But I assure you it is not a dark time, it is a new time.
Let me instead talk about transformation. I want to talk about the fact that life has changed in the past 4 or 5 years. It has changed significantly and permanently. We’re all seeing it in our businesses, in our relationships and in how we conduct our everyday lives. And yet we want to believe it is just incremental change.
I’ve talked to business and nonprofit leaders since arriving here in April, and they all tell me the same thing: Life is different in a digital age. I’ve talked to community leaders who tell me that they used to rely on a small number of large donors to support their initiatives and programs. But today, they have to find more and more donors who give smaller amounts to maintain the same level of community support.
It is the same for newspapers. John Paton, CEO of Digital First Media, which oversees our newspaper and 75 others around the country, says that today we have to stack digital dimes to replace print dollars. That is, print advertising came in big chunks from a smaller number of advertisers. Now, we serve more advertisers, but each spends a little bit less, because we have more digital advertising and it costs less than print.
So when I say that life has changed significantly and permanently, let me explain.
In 2005, the newspaper business started to see serious erosion in print advertising. National advertisers were beginning to shift their spending to less expensive digital networks. We scrambled to develop new products and national reach to remain competitive. And we looked at each other and asked is this cyclical or systemic? That is, is this a storm that will blow over or has our business really changed?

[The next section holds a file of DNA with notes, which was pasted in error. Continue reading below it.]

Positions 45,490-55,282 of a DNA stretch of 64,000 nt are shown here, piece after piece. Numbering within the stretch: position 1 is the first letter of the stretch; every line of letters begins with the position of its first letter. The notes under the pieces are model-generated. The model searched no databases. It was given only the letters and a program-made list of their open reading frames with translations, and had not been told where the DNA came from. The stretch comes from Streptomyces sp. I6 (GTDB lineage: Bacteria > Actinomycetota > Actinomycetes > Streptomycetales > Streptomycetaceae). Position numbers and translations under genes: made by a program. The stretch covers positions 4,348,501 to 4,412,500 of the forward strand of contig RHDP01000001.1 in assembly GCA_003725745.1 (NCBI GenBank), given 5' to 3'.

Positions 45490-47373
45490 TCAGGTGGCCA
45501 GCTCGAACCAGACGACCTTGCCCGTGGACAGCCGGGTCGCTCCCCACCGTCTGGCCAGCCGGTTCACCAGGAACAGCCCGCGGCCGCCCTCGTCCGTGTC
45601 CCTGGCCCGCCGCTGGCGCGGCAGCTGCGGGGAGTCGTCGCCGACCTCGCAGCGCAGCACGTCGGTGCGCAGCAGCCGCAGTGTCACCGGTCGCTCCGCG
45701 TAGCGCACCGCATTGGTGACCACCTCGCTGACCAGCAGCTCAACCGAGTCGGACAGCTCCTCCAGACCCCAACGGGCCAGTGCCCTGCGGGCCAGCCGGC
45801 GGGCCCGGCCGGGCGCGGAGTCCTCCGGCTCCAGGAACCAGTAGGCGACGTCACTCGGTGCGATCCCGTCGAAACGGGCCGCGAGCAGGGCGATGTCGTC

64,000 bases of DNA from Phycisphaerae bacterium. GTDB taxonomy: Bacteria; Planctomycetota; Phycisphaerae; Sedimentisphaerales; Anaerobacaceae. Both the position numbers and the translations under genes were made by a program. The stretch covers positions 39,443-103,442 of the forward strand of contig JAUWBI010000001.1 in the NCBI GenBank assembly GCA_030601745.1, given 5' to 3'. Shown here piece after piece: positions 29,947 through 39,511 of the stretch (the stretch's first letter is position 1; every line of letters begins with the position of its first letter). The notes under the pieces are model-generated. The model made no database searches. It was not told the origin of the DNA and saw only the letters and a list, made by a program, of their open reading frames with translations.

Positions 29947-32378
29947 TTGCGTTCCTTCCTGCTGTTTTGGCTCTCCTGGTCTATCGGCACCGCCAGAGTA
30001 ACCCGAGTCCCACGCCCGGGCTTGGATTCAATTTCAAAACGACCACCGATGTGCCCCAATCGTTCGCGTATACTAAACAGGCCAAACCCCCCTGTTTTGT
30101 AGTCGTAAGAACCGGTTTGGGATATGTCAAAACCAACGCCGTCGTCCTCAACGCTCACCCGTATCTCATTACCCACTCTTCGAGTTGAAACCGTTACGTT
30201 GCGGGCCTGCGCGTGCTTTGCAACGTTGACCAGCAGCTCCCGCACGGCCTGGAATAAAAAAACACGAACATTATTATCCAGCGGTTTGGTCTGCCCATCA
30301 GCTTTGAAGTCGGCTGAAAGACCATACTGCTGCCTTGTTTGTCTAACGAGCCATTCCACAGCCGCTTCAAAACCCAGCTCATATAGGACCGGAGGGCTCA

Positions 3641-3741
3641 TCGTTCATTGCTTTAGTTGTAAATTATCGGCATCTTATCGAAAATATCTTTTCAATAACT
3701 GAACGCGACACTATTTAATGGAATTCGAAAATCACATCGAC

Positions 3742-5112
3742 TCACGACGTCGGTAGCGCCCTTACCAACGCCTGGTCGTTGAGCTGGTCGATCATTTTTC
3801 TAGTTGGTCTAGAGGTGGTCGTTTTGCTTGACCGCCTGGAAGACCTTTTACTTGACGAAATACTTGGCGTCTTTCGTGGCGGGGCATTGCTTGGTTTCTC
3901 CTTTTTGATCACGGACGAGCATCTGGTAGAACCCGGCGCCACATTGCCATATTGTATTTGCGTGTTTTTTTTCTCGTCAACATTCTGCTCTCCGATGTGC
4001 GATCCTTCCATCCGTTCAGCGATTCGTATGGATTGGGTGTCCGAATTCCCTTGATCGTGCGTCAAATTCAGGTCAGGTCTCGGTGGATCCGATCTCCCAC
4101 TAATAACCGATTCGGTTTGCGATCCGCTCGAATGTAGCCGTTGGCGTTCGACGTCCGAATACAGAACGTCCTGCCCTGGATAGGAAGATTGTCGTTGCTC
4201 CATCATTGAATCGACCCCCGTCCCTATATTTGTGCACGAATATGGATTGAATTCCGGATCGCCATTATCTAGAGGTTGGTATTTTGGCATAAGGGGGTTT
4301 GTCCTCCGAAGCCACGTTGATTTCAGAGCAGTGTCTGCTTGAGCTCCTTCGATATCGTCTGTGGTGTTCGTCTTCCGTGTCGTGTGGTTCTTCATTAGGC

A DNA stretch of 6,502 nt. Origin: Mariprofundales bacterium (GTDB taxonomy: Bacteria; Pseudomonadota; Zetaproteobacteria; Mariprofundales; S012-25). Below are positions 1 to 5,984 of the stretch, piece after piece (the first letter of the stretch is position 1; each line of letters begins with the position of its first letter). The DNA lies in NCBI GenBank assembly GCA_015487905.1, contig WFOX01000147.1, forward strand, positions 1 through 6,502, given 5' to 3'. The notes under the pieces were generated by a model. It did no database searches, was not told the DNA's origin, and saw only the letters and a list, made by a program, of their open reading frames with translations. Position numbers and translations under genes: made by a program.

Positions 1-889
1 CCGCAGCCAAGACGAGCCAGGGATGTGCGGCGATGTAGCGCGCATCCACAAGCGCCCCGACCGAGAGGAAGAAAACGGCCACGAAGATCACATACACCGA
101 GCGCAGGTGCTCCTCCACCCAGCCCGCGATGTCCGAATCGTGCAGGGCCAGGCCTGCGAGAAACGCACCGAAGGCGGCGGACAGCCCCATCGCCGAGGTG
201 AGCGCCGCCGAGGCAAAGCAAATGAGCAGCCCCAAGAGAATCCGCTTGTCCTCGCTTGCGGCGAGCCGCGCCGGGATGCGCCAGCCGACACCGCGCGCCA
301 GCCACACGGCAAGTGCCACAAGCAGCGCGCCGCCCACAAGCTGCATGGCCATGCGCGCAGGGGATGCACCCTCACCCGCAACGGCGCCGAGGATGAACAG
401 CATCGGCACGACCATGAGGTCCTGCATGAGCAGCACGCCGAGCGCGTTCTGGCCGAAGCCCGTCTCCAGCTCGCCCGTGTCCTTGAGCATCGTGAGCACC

But you know the problem with that question is that when you ask it, you’re really looking for reassurance that it is cyclical. Things will get better.
By 2007, we hit more rough water. The economy worsened, digital grew faster and you saw headlines about mass layoffs, furloughs and bankruptcies. In early 2008, it got worse. Advertising revenue sunk. By the end of 2008 we felt we were holding on for dear life. The economy all but stalled.
To put that into perspective, since 2005, newspapers across the country have lost 60 percent of their advertising revenue.
And so we scramble to cut costs. And our newsrooms talk about it, a lot. And more than one of us prognosticated about the demise of the industry. The measures we have taken to conform to our new reality are met with derision from our readers and our advertisers and often our own staffs. Everyone wants to weather the change with no impact to what currently exists. I understand.
The challenge for all of us is that the old model isn’t completely broken. Print still works. It still drives people into stores. It still delivers the news, and it still has a core of loyal readers who never want print to go away. That is particularly true in central Pennsylvania. On a personal note, I’m among them.